The second of the application programs is responsible for monitoring the output of the first application program for certain content that the second application program harmonizes and taking action when the certain content is noticed. Smartphone that fulfills.
[Example 63]
A third of the application programs is responsible for monitoring the output of the first application program for certain content that the third application program harmonizes and taking action when the certain content is noticed. The smartphone as described in Example 62.
[Example 64]
The smartphone of example 63, wherein the third application program monitors the output of the first application program for the same content that the second application program monitors the output.
[Example 65]
The smart phone according to Example 63, wherein the third application program monitors the output of the first application program for content different from the content that the second application program monitors the output.
[Example 66]
Capturing an image of a subject from a viewing posture and presenting the captured image on a screen of a portable device;
Evaluating the optimality of the viewing posture by referring to the captured image;
Overlaying an indication indicating the result of the evaluation on the captured image presentation;
Including
The method, wherein the overlaid indicia change with the estimated optimality change.
[Example 67]
68. The method of example 66, wherein the overlaid indicia bluriness changes with the change in the estimated optimality.
[Example 68]
Capturing a plurality of frames of an image using a portable device, the portable device comprising an image sensor and a second sensor;
Selecting at least two subsets of the captured frames based on data from the second sensor;
Combining the selected frames;
Including a method.
[Example 69]
Determining a corresponding salient point in a selected subset of the captured frames;
Converting at least a first of the selected frames prior to the combining step, comprising:
Said converting step comprises:
Estimating a scale factor for the first frame relative to a reference frame by referring to a histogram of distances between corresponding salient points in the two frames;
Then sub-estimating a transform in x and y for the first frame relative to the reference frame;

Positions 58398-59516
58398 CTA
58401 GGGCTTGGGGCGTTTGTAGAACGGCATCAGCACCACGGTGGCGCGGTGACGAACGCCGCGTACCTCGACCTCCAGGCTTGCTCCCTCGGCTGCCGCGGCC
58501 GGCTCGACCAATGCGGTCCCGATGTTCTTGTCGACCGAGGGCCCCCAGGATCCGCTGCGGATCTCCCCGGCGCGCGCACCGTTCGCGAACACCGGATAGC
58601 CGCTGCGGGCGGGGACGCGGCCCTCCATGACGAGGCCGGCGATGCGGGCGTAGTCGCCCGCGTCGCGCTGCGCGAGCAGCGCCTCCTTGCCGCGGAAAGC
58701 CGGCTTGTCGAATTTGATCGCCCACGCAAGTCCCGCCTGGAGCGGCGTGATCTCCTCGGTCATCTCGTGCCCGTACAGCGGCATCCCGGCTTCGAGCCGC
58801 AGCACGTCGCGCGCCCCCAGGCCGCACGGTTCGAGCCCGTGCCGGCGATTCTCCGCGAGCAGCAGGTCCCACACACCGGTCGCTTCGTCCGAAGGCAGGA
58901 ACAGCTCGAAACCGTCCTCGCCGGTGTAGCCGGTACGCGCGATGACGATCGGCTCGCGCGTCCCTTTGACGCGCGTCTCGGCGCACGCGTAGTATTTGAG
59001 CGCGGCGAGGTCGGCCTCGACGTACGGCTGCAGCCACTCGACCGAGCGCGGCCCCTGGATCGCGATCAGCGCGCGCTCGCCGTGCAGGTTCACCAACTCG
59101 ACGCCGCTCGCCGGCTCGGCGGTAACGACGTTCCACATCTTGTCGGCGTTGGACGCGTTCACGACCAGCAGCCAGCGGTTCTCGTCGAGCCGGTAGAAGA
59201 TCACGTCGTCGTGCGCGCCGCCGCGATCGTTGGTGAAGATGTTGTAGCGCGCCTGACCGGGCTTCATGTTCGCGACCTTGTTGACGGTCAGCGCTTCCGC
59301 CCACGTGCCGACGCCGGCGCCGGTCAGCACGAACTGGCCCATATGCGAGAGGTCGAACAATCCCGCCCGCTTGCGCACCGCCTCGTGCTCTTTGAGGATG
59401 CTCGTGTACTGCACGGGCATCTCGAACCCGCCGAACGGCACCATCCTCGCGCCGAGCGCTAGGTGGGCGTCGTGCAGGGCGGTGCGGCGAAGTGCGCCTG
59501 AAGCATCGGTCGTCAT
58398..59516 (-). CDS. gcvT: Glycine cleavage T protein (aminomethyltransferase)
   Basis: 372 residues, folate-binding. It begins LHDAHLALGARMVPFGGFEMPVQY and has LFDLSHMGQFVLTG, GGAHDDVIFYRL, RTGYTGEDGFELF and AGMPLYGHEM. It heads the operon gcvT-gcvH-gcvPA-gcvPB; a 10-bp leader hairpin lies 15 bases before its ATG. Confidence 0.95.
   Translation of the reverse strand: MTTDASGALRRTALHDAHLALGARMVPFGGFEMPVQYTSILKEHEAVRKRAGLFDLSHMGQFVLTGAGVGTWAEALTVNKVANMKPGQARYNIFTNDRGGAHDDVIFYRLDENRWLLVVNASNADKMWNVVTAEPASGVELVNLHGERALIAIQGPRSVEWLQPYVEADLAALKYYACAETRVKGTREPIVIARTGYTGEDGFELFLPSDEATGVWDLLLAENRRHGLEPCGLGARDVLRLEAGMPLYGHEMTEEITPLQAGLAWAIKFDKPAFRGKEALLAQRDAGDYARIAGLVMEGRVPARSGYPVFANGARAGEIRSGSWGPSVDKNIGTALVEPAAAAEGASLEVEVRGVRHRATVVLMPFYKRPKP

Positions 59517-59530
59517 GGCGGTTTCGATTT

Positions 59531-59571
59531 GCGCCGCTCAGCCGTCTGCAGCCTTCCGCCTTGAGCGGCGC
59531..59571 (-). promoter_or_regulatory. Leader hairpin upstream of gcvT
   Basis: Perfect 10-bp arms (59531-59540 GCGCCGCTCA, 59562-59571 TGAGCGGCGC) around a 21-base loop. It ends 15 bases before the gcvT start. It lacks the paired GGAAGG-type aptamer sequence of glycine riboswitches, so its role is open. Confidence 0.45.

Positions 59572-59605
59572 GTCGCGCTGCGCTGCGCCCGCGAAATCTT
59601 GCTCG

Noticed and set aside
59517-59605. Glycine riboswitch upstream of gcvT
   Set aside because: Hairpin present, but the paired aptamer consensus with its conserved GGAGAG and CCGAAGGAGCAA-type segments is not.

Including steps, and
The method of Example 68, further comprising:
[Example 70]
In Example 68, the method includes applying a weighting factor to at least one of the selected subset of the frames, wherein the weighting factor is based on data from the second sensor. The method described.
[Example 71]
A smartphone device comprising a processor, a memory, and a plurality of sensors including at least a camera and a microphone,
The elements cooperate to define a plurality of recognition agents, the recognition agents including an audio fingerprint recognition agent, a barcode recognition agent, and an image watermark recognition agent;
The agent is configured to read data from and write data to the blackboard data structure of the memory;
The blackboard data structure is configured to receive data from the sensor and edit a queue of stored image data and audio data to be processed by the agent;
A smart phone device, wherein the elements cooperate under the control of an event controller defined by instructions in the memory.
[Example 72]
A plurality of the recognition agents estimate a resource cost required to perform a function and estimate a quality of a result that can be achieved by such a function, Each configured to store in blackboard structure,
An example wherein the event controller is configured to evaluate such stored estimates from multiple recognition agents and determine which recognition agent (s) should be activated based thereon 71. The smartphone device according to 71.
[Example 73]
The smart phone device further includes an inference engine configured to monitor the blackboard data structure and infer context data;
72. The smartphone device of example 71, wherein the event controller is configured to use the context data in determining which recognition agent (s) should be activated.
[Example 74]
The smartphone device of example 71, wherein the device is configured to process audio and image streams in separate threads, and each recognition agent is configured to execute in its own thread.
[Example 75]
The sensor further comprises an accelerometer;
The device captures an image, determines a luminance value associated therewith, evaluates acceleration associated with the image, evaluates the saturation of the image, and based on that, evaluates image quality, and then The smartphone device of example 71, configured to determine whether to invoke a watermark reading operation on the image based on the evaluated image quality.